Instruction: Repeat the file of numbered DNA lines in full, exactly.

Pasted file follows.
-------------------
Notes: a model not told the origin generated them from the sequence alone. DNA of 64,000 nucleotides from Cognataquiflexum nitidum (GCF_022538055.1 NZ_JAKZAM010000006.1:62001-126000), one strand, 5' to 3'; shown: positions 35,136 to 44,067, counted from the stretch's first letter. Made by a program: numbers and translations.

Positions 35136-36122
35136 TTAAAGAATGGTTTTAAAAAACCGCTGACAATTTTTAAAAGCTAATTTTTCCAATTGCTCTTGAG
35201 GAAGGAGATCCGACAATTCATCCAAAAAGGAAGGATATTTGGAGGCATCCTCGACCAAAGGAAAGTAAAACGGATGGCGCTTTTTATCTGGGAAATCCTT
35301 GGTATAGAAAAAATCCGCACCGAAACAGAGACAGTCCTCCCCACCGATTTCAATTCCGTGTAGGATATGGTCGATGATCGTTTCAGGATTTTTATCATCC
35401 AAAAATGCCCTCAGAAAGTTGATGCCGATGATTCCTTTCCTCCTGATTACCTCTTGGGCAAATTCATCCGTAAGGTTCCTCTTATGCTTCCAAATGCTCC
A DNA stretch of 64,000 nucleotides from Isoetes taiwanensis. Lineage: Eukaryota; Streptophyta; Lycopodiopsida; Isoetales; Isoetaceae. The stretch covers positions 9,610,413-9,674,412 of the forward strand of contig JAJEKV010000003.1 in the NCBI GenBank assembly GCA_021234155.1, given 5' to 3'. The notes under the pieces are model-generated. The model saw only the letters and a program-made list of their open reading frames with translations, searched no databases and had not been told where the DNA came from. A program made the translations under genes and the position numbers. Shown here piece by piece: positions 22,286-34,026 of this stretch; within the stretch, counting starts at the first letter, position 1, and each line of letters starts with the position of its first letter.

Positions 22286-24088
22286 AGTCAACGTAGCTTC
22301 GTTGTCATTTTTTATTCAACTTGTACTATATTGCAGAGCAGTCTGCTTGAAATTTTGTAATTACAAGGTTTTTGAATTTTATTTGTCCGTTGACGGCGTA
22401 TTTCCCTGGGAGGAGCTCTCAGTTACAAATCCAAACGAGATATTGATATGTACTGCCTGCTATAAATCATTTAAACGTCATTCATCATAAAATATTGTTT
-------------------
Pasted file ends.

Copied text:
Notes: a model not told the origin generated them from the sequence alone. DNA of 64,000 nucleotides from Cognataquiflexum nitidum (GCF_022538055.1 NZ_JAKZAM010000006.1:62001-126000), one strand, 5' to 3'; shown: positions 35,136 to 44,067, counted from the stretch's first letter. Made by a program: numbers and translations.

Positions 35136-36122
35136 TTAAAGAATGGTTTTAAAAAACCGCTGACAATTTTTAAAAGCTAATTTTTCCAATTGCTCTTGAG
35201 GAAGGAGATCCGACAATTCATCCAAAAAGGAAGGATATTTGGAGGCATCCTCGACCAAAGGAAAGTAAAACGGATGGCGCTTTTTATCTGGGAAATCCTT
35301 GGTATAGAAAAAATCCGCACCGAAACAGAGACAGTCCTCCCCACCGATTTCAATTCCGTGTAGGATATGGTCGATGATCGTTTCAGGATTTTTATCATCC
35401 AAAAATGCCCTCAGAAAGTTGATGCCGATGATTCCTTTCCTCCTGATTACCTCTTGGGCAAATTCATCCGTAAGGTTCCTCTTATGCTTCCAAATGCTCC
A DNA stretch of 64,000 nucleotides from Isoetes taiwanensis. Lineage: Eukaryota; Streptophyta; Lycopodiopsida; Isoetales; Isoetaceae. The stretch covers positions 9,610,413-9,674,412 of the forward strand of contig JAJEKV010000003.1 in the NCBI GenBank assembly GCA_021234155.1, given 5' to 3'. The notes under the pieces are model-generated. The model saw only the letters and a program-made list of their open reading frames with translations, searched no databases and had not been told where the DNA came from. A program made the translations under genes and the position numbers. Shown here piece by piece: positions 22,286-34,026 of this stretch; within the stretch, counting starts at the first letter, position 1, and each line of letters starts with the position of its first letter.

Positions 22286-24088
22286 AGTCAACGTAGCTTC
22301 GTTGTCATTTTTTATTCAACTTGTACTATATTGCAGAGCAGTCTGCTTGAAATTTTGTAATTACAAGGTTTTTGAATTTTATTTGTCCGTTGACGGCGTA
22401 TTTCCCTGGGAGGAGCTCTCAGTTACAAATCCAAACGAGATATTGATATGTACTGCCTGCTATAAATCATTTAAACGTCATTCATCATAAAATATTGTTT